Thank you again for your love and support,


Lea is resting comfortably tonight. She had to do a little work today, trying to do a little more of the breathing as the ventilator was turned down just ever so slightly. In just a short time she began to labor with each breath, and her physical therapist, Cliff, returned the vent settings back where the were, letting her rest. Her nurse, Adam, stated that the little bit of exercise is very tiring for her, but it is a first step to building her back up to where she’ll be strong enough to breathe on her own.

Her vital signs all seem to be pretty stable once again, except when she is being moved, or she thinks she is going to be moved. As soon as you touch her unexpectedly, she opens her eyes, and her blood pressure elevates. I can’t imagine the horrible pain she must have in her abdomen, and of course every movement you make, including breathing, uses those severed stomach muscles.

Dr. Mah did a dressing change again today in the stomach wound, and said everything looks good enough that he plans to do the dressing changes every second or third day for the next week or two, and then will close her up. By then we should be very confident that the acute pancreatitis is well under control, and that the healing of all systems is under way. All major systems are likely to have suffered some damage, but we won’t know how much until recovery begins running its course.

Good news also came in the form of a conversation with our friends Pat and Joe Stroup, who were able to return to Indiana after their stay here in Hartford. It appears that Joe is well on the way to recovery, and we are delighted to learn of his progress, although we miss having the Stroups here to visit with on a daily basis. We look forward to being able to sit on the porch with them again passing the time drinking iced tea and people watching.

We really miss our dear friends back in Indiana. I haven’t mentioned in my notes that Lea is in her second term as president of the Atlanta Lions Club, and we have made acquaintances with many wonderful people through that service organization. Joe and I are both past presidents of the club, and Pat has held several offices including her present post as secretary.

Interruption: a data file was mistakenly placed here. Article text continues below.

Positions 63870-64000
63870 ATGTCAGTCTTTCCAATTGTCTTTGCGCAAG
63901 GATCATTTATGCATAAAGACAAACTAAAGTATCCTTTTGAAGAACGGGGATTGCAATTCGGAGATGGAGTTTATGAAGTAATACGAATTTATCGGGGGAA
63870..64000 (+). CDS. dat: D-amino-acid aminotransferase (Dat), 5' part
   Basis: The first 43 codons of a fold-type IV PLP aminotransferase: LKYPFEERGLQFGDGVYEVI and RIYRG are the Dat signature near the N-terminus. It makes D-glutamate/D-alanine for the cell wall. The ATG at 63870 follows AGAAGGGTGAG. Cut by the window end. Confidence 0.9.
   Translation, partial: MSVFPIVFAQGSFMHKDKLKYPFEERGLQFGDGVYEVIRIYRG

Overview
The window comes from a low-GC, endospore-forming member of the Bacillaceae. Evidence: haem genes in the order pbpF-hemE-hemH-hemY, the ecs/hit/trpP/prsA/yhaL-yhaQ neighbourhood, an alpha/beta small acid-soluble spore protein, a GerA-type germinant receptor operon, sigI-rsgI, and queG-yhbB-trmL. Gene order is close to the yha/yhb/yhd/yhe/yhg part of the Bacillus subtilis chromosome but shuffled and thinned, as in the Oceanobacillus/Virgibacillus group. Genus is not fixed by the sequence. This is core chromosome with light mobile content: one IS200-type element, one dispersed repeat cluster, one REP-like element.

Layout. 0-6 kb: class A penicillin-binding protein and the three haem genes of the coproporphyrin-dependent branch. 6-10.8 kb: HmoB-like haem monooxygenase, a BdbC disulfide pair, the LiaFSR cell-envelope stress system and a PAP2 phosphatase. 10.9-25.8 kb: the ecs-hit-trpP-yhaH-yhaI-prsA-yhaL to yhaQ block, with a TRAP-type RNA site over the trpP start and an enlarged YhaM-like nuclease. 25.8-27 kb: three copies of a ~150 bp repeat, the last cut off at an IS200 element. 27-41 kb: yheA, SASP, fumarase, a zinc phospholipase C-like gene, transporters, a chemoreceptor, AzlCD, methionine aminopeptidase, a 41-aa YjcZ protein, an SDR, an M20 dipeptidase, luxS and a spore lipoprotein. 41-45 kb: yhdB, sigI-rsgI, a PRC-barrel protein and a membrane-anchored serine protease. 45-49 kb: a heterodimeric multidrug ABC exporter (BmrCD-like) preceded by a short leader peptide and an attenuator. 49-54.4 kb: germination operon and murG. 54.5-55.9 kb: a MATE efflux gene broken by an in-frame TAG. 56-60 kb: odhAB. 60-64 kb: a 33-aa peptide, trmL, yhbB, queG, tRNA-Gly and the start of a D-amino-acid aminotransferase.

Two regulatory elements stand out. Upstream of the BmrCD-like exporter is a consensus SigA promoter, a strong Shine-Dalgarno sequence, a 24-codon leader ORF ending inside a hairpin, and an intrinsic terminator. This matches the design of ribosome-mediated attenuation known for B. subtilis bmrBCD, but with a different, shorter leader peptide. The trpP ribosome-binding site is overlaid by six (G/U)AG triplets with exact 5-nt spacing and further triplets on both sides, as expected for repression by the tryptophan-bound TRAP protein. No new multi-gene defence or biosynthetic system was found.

We have been humbled to learn that our Lions Club has set up a fund to help us financially through this bazaar situation. Although that is what Lionism is all about, and what we, as leaders of the club have done for others for years, it feels different to be on the other side. As one of our fellow Lions said, “It’s easier for Lions to give than it is to receive. That’s just our nature.”

Thank you for your loving kindnesses, your thoughtful support, your Christian charity, your prayers for Lea’s miraculous healing, your emails, cards and eGreetings. They are all so very much appreciated!

Humbly yours,


This was a really wonderful day, as Lea’s sedatives had been reduced enough that she came up closer to the surface and was able to respond to me a little. She had also reduced a lot of the swelling in her body caused by the retention of fluids. Her face began to be recognizable again, and her eyes lost their puffiness so that she was able to open them. It sure was nice to see her pretty blue eyes again!

She would open her eyes when I entered the room and spoke to her, and as I read to her or talked about some of our memories. She also made some facial expressions as she listened to some of the home movies I had recorded on DVD this past summer. She still isn’t moving her toes or squeezing my hand yet, and it may be some time before she is that aware. How precious a smile would be!